Seanus, could it be we had had some language-barrier in the "food" thread? It seems to me when you say the adjective "Polish" you only mean the original concepts or products of Poland. In Polish, we use the adjective "polski" for anything that is made in Poland, too, despite of the origin of the idea of the product. If I say, "Polski Fiat", I'm not saying Fiat cars were conceived or designed in Poland, If I said "Polish Fiat" you would probably correct me and said Fiat cars were Italian. Am I right? If yes, I should say: "Heinz here is Polish-made ketchup" and there would be no confusion, right?

The question is vital since the use of such adjectives appears to me one of the major "translator's false friends", so I'd better be assured.

Then:
Where Johnny had had had had, had had been the right answer.
Is such sentence wrong? Johnny had had selected had had while had had been the right answer...
Isn't the problem ambiguous here?

Finally: Are we being discouraged to use prepositions at the end of sentences? Make me sure of it.
teflhead
14 Jun 2011 #144
When I was at school we were told to avoid ending sentences with a preposition.

So were we. I told the teacher, "This is bull.shit of the highest order, up with which I will not put"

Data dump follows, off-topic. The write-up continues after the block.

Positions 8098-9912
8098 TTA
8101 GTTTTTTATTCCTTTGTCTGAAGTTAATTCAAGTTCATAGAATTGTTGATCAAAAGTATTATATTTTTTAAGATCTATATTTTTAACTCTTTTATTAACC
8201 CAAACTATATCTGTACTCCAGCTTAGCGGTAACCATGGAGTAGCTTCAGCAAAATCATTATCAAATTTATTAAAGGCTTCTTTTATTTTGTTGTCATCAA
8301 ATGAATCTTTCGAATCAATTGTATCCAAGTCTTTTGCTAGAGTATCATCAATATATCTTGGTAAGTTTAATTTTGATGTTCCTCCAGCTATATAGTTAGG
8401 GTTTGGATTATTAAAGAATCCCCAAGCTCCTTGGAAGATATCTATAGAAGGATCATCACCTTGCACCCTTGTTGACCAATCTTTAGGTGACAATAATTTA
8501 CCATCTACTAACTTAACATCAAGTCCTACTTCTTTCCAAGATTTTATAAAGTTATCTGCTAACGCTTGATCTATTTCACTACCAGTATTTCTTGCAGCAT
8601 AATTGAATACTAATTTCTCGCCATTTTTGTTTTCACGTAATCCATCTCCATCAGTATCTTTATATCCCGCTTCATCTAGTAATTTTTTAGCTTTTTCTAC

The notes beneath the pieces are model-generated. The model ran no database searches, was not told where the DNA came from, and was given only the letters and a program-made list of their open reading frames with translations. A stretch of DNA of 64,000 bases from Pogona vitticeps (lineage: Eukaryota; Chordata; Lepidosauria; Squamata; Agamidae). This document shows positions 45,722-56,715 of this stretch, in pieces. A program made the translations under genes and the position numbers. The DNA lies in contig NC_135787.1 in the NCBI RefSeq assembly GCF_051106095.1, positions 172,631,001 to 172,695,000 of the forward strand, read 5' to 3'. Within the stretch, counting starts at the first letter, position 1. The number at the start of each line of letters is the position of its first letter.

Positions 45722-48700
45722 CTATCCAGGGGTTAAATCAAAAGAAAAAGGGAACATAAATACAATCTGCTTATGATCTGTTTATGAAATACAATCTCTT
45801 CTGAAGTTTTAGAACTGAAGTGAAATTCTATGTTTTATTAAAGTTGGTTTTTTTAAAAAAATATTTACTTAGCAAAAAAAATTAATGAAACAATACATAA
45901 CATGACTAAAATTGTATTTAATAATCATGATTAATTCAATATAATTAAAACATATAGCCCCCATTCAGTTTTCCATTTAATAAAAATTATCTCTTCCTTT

delphiandomine 88 | 18,455
14 Jun 2011 #145
In Polish, we use the adjective "polski" for anything that is made in Poland, too, despite of the origin of the idea of the product.

You'd be better to say "Heinz products are made in Poland for the Polish market" to avoid confusion.

But yes, you're right - in English, just because it's made in Poland, doesn't make it Polish. For instance, VW cars are most definitely German - Polish-built, but the products themselves are German.
Seanus 15 | 19,706
14 Jun 2011 #146
Exactly, delph. It's an important distinction.
Ziemowit 13 | 4,431
14 Jun 2011 #147
Ziemowit, what do you mean? If I were is 'if + subject + past simple' in grammatical form.

If 'if I were' is 'if + subject + past simple', it should be 'If I was' as an affirmative sentence in past simple should use "was" rather than "were" with the first person singular. How would you expalain that you used "If I were taller..." rather than "If I was taller.." ?
Seanus 15 | 19,706
14 Jun 2011 #148
Personal preference but I think was is far more to the point and correct.
Maaarysia
14 Jun 2011 #149
Possession in questions

Ok, now I found a sentences like below:

- How much of the money is Adam's?
- How much of the money is yours?

How would you form a similar sentence using the word bank?
Seanus 15 | 19,706
14 Jun 2011 #150
the bank's

theirs